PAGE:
• Well, you don’t have to pay bills yet.
  • You’re not old yet.
  • You can still act like you’re little.

And not so great?

  • Sometimes, girls this age get very upset over nothing.
  • You have to be careful not to get in trouble with boys.
  • Fitting in.

Admirably, many of the girls expressed an attitude of altruism when they grow up. They want to create shelters for people who have nothing, and make sure nobody goes without food. This was the most popular response.  Other girls thought about their careers and being successful bread winners as adults. “Kind, thoughtful, honest, respectable” were characteristic that many aspired to.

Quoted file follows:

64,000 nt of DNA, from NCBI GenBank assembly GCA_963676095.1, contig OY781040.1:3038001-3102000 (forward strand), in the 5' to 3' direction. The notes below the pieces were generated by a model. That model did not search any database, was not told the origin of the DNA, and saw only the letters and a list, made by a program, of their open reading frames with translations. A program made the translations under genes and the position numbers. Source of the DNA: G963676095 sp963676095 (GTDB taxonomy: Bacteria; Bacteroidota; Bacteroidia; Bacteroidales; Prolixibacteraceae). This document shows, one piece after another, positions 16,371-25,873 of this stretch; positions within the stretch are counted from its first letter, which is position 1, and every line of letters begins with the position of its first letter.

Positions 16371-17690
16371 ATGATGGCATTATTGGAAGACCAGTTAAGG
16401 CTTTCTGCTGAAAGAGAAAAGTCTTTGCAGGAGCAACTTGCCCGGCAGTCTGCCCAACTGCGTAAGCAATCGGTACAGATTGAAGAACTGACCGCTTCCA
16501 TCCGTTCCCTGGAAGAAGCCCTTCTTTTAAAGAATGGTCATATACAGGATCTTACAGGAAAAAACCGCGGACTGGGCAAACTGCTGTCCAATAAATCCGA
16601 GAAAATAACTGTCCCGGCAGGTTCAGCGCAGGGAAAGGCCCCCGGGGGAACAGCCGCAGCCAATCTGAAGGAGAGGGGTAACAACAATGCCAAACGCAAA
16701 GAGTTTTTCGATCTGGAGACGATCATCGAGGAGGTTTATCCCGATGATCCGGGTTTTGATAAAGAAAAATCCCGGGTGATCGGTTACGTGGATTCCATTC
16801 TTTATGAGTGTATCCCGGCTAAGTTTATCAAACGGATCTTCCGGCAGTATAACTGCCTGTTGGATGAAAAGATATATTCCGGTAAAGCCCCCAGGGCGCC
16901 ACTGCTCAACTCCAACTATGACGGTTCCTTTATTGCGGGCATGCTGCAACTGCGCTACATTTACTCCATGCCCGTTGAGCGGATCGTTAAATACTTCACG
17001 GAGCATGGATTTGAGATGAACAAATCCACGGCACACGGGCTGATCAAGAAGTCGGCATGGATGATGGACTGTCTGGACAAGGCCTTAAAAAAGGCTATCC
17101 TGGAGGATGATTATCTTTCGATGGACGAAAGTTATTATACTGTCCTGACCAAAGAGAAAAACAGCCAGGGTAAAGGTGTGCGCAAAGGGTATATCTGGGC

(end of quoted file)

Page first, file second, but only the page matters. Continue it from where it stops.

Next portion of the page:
The two groups joined again. We shared responses to get an idea of the story we wanted to tell. Then some of the girls went with Beca to record their thoughts using audio equipment, while Katie and I took the rest of the girls and instructed them to take photos of images that referenced their life at Buen Pastor and the discussion we had just had.  After a bit, the girls swapped audio for photograph, and vice-versa. Finally, in the end, we all came back together and had a lot of fun with the audio equipement. Monica and Daneli thrilled us with their demonic voices and nobody can impersonate an Española better than Vanessa!

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Masks of Lilith

I’ll be meeting two students later today who want to put together a summer curriculum for the kids in the shelter.  They’re both committed to service. One of them just finished volunteering at an orphanage in Oaxaca.  The other is getting ready to graduate in December with a degree in Spanish and Global Studies.  I’m optimistic about what they’ll bring to Buen Pastor this summer.